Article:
Meghan McCain: “Pro Life” AND Scared Sh*tless of Vaginal Probing

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The vaginal probing bill should scare everyone and anyone who opposes, well, rape. Sadly, there are some out there, at least in Virginia, who vote for rape. And there are some politicians, at least in Virginia, who say they will actually implement rape. The extreme right likes to pretend that it isn’t extreme, that it represents the mainstream, and that the only people who are against personhood, vaginal probing, and putting aspirin between your knees as a contraceptive are Marxist Feminazis.

Of course, my being against personhood, vaginal probing and aspirin as birth control may actually strengthen their point.

But  “pro life” Republican Meghan McCain’s  fear of the current misogynist trend among Republicans reminds us that the invasive vaginaphobes are the real extremists.

Yesterday, McCain went on the Maddow show and said:

“I’m pro-life. I’m not pro-vaginal probing. I feel like I have to go on television and delineate between the two things. I’m horrified by the bill as a woman, as a Republican woman, I’m horrified. It scares me that this can go on, it scares me that a woman can be vaginally probed without consent or a doctor’s consent…. Vaginal probing is something that I’ve had friends text me about ‘What does this mean. I’m not into politics but what does this say?’ This is something that will penetrate [no pun intended, I assume] beyond politics….”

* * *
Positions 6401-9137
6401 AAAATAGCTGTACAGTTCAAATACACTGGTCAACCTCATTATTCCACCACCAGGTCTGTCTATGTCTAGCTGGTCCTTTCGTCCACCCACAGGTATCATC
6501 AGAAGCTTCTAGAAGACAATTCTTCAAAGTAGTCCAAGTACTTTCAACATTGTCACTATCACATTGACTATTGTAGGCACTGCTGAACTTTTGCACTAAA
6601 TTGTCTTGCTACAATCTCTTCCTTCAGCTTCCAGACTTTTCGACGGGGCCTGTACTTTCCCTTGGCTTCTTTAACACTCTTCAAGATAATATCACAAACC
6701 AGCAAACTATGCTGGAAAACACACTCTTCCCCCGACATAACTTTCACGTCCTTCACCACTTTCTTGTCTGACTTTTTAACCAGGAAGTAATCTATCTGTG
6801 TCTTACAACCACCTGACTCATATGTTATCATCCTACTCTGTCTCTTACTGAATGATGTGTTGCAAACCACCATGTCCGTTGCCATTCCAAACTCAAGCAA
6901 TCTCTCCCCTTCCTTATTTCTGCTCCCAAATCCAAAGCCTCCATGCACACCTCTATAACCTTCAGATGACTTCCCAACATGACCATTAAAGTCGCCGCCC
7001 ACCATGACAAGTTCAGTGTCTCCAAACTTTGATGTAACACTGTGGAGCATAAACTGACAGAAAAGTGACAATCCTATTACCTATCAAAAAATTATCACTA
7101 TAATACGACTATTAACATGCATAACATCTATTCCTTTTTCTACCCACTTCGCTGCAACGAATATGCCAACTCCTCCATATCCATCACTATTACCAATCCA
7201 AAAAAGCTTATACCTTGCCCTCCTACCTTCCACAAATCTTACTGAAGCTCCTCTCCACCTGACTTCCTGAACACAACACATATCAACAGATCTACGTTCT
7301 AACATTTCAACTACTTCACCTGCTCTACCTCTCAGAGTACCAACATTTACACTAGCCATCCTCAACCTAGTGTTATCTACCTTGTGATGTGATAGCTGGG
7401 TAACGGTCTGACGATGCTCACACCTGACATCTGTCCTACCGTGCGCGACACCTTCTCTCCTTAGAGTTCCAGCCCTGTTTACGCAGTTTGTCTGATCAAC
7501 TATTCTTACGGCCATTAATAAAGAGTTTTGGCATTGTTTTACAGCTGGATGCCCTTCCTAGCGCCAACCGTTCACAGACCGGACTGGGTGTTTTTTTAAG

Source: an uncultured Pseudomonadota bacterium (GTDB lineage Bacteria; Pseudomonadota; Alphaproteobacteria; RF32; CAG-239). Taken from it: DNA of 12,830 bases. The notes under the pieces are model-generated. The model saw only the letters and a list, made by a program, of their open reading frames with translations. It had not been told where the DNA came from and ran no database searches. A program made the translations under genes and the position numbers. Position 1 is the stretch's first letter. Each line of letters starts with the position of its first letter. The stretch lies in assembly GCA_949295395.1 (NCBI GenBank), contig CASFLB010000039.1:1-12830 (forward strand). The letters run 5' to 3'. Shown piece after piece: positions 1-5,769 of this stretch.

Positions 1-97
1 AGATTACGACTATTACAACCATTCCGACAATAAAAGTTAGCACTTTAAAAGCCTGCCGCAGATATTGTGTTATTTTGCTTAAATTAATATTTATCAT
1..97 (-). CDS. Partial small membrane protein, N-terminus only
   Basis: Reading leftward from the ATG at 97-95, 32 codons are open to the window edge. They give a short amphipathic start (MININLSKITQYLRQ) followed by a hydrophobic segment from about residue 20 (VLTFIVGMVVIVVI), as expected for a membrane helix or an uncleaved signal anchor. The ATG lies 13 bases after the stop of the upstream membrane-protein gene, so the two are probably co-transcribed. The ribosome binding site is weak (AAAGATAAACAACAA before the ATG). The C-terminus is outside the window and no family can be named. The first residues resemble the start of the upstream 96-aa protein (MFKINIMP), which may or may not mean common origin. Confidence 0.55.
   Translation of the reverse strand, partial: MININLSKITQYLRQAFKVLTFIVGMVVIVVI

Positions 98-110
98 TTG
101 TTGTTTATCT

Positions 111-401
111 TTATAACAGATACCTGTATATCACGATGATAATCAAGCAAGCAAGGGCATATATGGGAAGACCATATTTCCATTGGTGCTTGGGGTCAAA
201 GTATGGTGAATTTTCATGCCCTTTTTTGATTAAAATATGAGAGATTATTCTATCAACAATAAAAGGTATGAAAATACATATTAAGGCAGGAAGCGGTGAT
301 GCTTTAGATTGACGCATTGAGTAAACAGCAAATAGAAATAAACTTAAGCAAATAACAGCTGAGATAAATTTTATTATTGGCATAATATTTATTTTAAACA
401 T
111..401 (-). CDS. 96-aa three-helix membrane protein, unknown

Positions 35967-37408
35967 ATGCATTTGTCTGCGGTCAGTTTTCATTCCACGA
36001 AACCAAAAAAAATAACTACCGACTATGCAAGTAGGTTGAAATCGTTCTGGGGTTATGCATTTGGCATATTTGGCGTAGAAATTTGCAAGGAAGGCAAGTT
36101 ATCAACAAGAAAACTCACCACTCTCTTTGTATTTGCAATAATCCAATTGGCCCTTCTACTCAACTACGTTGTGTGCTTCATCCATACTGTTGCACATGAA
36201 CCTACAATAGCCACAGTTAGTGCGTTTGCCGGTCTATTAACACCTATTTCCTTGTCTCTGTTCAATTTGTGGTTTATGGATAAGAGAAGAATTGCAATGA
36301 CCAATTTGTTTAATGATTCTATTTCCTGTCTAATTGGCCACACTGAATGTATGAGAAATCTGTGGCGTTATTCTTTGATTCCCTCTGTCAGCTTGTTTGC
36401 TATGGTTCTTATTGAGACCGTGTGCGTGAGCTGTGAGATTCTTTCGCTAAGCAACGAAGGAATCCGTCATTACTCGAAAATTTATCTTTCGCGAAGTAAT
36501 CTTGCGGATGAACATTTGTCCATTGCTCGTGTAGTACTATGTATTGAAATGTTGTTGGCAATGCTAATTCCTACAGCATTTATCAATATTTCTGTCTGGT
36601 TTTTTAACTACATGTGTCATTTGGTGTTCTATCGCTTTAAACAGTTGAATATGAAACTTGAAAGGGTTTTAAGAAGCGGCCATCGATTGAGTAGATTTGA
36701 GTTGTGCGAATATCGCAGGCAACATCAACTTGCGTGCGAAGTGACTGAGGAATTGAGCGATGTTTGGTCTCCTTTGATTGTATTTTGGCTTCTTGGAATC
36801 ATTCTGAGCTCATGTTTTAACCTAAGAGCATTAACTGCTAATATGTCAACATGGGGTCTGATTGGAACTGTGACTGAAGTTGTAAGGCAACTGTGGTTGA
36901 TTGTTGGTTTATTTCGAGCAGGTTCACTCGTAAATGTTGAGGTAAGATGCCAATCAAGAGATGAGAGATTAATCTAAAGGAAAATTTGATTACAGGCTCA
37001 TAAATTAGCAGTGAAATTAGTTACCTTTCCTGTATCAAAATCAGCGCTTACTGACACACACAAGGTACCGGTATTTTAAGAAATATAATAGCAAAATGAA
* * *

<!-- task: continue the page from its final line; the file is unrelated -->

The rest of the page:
She then added that as a woman, “the idea of this regressing back to the 1950s and entering Pleasantville is quite daunting.” I may not agree with Meghan McCain on abortion, or on taxes, or on anything else really (with the exception of marriage equality), but it’s important to see that these extremists are not only extremists, but seen as extremists by people in their own party and even their own “pro-life” camp.

And McCain predicts that this extremism is politically toxic: